From Comcast SportsNetLOS ANGELES (AP) -- Outfielder Yasiel Puig, who signed a 42 million, seven-year contract with the Los Angeles Dodgers this summer, is recovering from a staph infection in the back of his right elbow.The team said Tuesday that the Cuban slugger is expected to make a full recovery in three to five weeks.The infection, which is non-MRSA, involved the bursa of Puig's elbow and didn't invade the elbow joint. He initially was treated with oral antibiotics, which didn't work, the team said. His elbow was washed out on Sept. 18 and then immobilized to allow the incision to heal and remain closed.Puig's elbow will remain immobilized until Oct. 15. He will stay at the Dodgers' Camelback Ranch spring training facility in Glendale, Ariz., until he regains full strength. He is expected to play in the Arizona Fall League, although his prospects of making the big-league roster remain unknown.Puig defected from Cuba in early June after several failed attempts. He was considered the top prospect in the country's premier league.The contract Puig signed is the largest ever for a Cuban amateur.
SACRAMENTO -- The Sacramento Kings continued their purge of veteran contracts Friday afternoon. NBC Sports California has confirmed that the team opted out of the second year of Arron Afflalo’s 2-year, $25 million deal. They will instead pay the shooting guard a $1.5 million buyout, saving $11 million and allowing him to become an unrestricted free agent on July 1.
Afflalo, 31, posted 8.4 points and 2.0 rebounds in 25.9 minutes per game. The 10-year NBA veteran played in 61 games, including 45 starts for the Kings last season while shooting 41.1 percent from behind the arc.
The former UCLA star is the second Kings veteran to have his option declined, joining Anthony Tolliver in the ranks of unrestricted free agents. Both Rudy Gay and Langston Galloway have chosen not to exercise player options with the team as the franchise turns to a youth movement.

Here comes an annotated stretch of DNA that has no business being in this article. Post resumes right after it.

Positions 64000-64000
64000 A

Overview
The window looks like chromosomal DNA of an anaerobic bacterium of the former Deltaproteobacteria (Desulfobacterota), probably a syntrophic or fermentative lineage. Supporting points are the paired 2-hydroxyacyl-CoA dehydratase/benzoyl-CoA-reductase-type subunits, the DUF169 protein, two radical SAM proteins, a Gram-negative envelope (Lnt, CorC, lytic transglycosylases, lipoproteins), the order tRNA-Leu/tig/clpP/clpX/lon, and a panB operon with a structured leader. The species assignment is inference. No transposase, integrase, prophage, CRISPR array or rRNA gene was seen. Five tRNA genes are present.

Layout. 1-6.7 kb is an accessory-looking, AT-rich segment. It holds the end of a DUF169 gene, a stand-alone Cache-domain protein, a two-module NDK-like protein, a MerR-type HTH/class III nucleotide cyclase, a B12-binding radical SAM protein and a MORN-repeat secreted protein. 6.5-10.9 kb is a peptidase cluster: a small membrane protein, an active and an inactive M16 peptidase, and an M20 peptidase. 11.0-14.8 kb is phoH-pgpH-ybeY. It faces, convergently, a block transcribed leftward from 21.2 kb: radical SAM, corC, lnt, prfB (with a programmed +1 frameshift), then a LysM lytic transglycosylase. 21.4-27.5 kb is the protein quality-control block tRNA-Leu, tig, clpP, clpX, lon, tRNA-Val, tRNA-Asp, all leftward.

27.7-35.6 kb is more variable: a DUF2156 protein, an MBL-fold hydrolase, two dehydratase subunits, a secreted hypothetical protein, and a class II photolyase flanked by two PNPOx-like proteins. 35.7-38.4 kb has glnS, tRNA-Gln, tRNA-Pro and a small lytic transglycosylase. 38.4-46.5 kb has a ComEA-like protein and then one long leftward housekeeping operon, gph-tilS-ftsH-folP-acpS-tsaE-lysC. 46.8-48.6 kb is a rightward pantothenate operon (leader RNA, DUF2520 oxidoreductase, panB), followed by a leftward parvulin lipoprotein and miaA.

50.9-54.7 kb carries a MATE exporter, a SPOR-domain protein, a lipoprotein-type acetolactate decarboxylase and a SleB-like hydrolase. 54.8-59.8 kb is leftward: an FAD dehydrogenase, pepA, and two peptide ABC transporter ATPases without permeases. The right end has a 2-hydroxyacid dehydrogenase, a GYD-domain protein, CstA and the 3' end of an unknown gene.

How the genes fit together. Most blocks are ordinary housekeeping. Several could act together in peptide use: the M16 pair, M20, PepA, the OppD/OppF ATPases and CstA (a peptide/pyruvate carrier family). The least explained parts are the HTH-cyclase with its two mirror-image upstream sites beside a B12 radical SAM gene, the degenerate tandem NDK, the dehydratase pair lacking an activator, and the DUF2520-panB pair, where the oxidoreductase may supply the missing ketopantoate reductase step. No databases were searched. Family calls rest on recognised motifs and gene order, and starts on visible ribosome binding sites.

Garrett Temple and Kosta Koufos are the only remaining players players on the Kings’ roster with more than two years experience in the league. Sacramento will enter free agency with upwards of $55 million to spend in free agency once they sign their four rookies from Thursday evening’s NBA Draft.
ALAMEDA – Derek Carr isn’t one for extravagance. The low-key Raiders quarterback already has some nice cars, a house and some luxury items to his name, but signing a $125 million contract extension Friday morning might prompt a spending spree
Cornerback Sean Smith suggested he get a Bugatti. That’s a $1 million car.
“Yeah,” Carr said with a smirk. “That’s not going to happen.”
That isn’t the 26-year old’s style. Carr had a his own plan after signing on the dotted line.
“I’ve been eating clean,” Carr said. “I’ll probably get Chick-fil-A.”
That makes sense. This is a guy who celebrated his first NFL victory with a trip through a Carl’s Jr. drive-in.
There will be other purchases. His wife Heather will get something nice in the near future. His family will be taken care of for life.
After all that, Carr plans to spread the wealth.
“The exciting thing for me moneywise, honestly, is this money is going to help a lot of people,” Carr said. “I’m very thankful to have it, that it’s in our hands because it’s going to help people. Not only in this country, but in a lot of countries around the world. That’s what’s exciting to me.”
Carr and former Raiders running back Latavius Murray took a missionary trip to Haiti, an impoverished nation had a profound impact on him.
“I’ve been down to Haiti and I’ve seen some of those struggles that they have and the kids there, and my heart just… I cry sometimes thinking about it,” Carr said. “So, just knowing that we can go down there and make a difference and help, those are the kind of things that the money makes me kind of like, ‘Oh my gosh.’ Because now we can really do some things to help a lot of people.”
He plans to support those in that area, in addition to global and domestic charities he has been involved with over the years. Don’t expect a press release accompanying every donation. Carr would rather keep those decisions private.
“I’m going to do my best to make sure no one knows what we do with it,” Carr said. “I’ll just say this, I can assure you that it’s going to help a lot of people. I’m not stingy. My business manager will probably be on me saying, ‘Hey man, that’s enough.’ I won’t get into when, how or why. It’s not all about that for me. It’s about making a difference. That’s what’s exciting for me is that we’ll be able to do that.”